At the Plum Line today, Greg Sargent argues that universal pre-K opportunities will bids fair to become “a central pillar of the liberal agenda — one that, if it is ever realized, could take its place alongside some of the great progressive reforms of the 20th Century, and possibly the Affordable Care Act, as a defining achievement of the Democratic Party.” He explains that Senate Democrats, led by Pennsylvania’s Bob Casey, are about to roll out a bill that would create a $30 billion block grant for states that committed to create a real pre-K system–financed by new rules radically restricting the revenues lost to “corporate inversions” that reclassify multinational corporate income as foreign-earned.
While Casey is talking optimistically about getting Republicans to support his bill, it’s not very likely, for reasons that actually make this a powerful partisan differentiator for 2016 and beyond. As Jonathan Chait noted in an important piece on this topic back in February, the whole idea of universal pre-K reflects a crucial social change:
Our society is still constructed as if most households still consist of a working father and a stay-at-home mother, even though that old model has mostly disappeared. The costs of caring for children too young to attend public school is overwhelming for working-class and even middle-class parents. Because many parents can hardly afford decent child care on their incomes, huge swaths of the system are horrifying and even dangerous nightmares, as Jonathan Cohn documented two years ago. Parents are forced to stash their children in understaffed and frequently unsafe facilities.
Conceived of this way, America’s child-care problem is a humanitarian disaster. It requires public subsidy because most parents cannot adequately finance their own child-care needs, just as Social Security came into existence because most Americans could not adequately provide for their own retirement. If society expects parents to work, it ought to make it possible to do so while raising children, which is a thing we want and need to happen. And this moral-justice logic is a strong enough rationale on its own.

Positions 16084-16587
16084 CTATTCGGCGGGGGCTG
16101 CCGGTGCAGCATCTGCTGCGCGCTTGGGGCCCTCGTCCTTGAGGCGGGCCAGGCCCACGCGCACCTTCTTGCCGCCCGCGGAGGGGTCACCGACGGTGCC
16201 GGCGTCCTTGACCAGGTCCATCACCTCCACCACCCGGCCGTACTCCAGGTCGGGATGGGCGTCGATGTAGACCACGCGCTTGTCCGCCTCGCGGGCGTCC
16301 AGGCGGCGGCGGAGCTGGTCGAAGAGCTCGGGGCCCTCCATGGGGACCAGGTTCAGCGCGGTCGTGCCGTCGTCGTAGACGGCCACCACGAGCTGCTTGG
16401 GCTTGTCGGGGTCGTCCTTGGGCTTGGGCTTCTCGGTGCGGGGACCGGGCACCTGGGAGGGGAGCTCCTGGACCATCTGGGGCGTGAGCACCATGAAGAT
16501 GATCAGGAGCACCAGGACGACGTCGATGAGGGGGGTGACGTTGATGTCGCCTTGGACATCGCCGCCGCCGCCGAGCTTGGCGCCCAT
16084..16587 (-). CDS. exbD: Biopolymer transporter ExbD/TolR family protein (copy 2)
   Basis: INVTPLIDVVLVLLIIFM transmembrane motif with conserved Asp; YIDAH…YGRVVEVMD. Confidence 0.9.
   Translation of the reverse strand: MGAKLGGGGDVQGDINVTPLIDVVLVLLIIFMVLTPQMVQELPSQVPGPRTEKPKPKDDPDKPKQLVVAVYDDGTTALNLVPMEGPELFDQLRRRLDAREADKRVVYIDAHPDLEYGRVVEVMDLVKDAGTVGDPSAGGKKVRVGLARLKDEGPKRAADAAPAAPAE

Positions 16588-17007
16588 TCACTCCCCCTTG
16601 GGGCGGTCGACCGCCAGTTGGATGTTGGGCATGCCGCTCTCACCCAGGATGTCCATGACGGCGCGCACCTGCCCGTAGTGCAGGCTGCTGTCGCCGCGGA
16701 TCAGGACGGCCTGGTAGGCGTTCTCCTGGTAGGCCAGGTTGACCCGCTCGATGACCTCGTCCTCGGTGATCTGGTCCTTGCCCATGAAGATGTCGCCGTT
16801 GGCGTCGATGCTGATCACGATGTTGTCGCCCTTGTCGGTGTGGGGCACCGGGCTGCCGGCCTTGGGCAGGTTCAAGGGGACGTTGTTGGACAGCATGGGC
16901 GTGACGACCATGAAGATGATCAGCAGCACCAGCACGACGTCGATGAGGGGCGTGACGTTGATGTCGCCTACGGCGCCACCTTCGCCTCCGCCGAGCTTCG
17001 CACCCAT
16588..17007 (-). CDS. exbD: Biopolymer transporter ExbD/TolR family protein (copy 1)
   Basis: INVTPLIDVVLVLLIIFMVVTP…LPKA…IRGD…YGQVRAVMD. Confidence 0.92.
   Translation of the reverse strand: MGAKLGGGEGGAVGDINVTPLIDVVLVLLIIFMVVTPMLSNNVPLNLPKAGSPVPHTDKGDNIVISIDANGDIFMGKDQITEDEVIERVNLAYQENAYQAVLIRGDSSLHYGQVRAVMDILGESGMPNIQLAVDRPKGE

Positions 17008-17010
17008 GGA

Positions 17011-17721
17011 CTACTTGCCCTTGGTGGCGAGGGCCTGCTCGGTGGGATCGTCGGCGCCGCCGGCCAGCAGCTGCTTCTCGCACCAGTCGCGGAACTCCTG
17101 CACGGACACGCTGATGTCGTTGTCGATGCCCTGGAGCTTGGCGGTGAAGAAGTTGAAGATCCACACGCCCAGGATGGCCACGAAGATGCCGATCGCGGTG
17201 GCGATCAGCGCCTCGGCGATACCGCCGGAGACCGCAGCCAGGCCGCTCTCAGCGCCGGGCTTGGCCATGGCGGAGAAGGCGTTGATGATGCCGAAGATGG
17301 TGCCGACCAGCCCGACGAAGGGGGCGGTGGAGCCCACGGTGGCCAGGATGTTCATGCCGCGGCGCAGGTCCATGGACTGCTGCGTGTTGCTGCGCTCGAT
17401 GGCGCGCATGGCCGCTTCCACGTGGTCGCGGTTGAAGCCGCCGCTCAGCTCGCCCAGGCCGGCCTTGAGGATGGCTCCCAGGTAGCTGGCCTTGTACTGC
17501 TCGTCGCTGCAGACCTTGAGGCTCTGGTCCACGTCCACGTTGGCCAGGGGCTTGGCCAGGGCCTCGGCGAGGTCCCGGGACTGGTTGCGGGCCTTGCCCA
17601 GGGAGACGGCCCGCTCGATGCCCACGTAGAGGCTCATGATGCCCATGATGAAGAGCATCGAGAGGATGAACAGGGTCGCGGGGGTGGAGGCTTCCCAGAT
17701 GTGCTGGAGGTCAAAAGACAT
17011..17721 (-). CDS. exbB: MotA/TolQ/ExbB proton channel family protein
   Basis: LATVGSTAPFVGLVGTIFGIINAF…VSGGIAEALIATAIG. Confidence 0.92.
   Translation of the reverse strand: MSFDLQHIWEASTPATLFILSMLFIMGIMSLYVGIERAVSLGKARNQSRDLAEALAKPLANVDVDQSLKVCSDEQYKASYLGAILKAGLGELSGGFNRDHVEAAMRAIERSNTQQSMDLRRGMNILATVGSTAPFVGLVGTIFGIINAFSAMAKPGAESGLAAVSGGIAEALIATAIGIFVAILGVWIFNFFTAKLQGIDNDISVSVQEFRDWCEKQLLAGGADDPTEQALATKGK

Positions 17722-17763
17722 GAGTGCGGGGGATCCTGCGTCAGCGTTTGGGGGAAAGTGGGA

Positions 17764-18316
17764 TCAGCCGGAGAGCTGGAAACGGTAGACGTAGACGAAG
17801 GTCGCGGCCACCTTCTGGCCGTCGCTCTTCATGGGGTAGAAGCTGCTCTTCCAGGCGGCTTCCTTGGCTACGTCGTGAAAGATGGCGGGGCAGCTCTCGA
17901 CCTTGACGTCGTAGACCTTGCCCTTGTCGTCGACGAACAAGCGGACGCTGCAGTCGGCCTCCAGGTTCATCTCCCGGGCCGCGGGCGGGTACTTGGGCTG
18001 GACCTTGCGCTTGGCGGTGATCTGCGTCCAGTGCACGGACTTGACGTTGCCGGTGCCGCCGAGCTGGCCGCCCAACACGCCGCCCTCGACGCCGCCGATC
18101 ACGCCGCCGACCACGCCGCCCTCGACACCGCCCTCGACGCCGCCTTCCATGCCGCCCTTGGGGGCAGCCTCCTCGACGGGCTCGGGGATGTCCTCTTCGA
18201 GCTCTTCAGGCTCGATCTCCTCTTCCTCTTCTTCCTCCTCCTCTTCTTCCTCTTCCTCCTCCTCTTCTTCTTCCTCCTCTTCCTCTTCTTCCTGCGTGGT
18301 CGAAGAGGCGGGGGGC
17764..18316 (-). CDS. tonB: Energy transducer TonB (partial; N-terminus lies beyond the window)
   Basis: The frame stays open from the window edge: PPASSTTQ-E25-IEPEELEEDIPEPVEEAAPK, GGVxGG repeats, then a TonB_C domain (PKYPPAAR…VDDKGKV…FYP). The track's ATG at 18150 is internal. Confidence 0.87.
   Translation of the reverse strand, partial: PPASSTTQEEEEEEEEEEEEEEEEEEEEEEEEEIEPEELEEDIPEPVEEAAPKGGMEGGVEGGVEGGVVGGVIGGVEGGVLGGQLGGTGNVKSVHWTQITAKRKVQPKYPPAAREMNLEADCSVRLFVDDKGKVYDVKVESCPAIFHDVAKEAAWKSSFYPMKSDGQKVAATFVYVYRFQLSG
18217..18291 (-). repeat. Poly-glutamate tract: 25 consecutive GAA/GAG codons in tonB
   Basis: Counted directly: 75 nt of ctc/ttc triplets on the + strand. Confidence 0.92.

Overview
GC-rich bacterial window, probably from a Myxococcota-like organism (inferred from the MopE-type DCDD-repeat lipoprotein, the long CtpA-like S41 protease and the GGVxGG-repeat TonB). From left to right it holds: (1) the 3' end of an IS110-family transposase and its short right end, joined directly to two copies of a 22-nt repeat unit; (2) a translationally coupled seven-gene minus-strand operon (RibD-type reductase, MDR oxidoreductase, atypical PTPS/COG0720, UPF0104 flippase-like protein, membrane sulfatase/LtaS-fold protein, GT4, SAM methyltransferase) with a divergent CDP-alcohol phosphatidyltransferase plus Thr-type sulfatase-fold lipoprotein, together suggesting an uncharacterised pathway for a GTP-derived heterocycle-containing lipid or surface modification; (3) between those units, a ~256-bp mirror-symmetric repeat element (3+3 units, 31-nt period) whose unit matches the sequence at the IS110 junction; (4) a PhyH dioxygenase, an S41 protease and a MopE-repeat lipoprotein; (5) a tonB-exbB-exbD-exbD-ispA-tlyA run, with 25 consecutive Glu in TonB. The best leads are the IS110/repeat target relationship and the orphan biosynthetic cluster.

Pre-k also, of course, has an educational rationale, and via education, an additional economic rationale beyond the contributions to the workforce of women.
But for these very reasons, Republicans are largely disabled from supporting or even competing with universal pre-K proposals. Conservatives are equivocal at best about the shift of women into the workforce at the “expense” of child-rearing. They are also equivocal at best about public education, and on top of everything else, equivocal at best about the economic value of labor as opposed to capital (it would be interesting, for example, to press them as to whether they think a combination of more productive women and better-educated children would offset the economic value of “job-creators” getting to keep a higher percentage of income via corporate inversions).
So this pretty much confines Republicans to two camps: those who resist any sort of new tax subsidy for parents that comes at the expense of the all–important corporate and upper-income tax cuts; and those (mostly the self-identified Reformicons) who favor a super-charged child tax credit that does not discriminate between child care and stay-at-home parenting, and isn’t linked to any educational program (must not discriminate against home-schoolers!).
And so this new liberal “welfare state” goal is only “new” because it reflects a huge change in the work and family life of people in our society, and is hardly a “welfare state” item insofar as it’s provided through the states, who are very likely to rely heavily on private entities to supply the child care and educational services. But because they dare not “go there,” Republicans are likely to oppose the whole thing as an example of “cradle to grave socialism” and a horrifying innovation–just as they’ve opposed Obamacare as horrifying even those it represents the most conservative, private-sector-oriented way to achieve a liberal goal that’s been around since Harry Truman talked about it in 1948.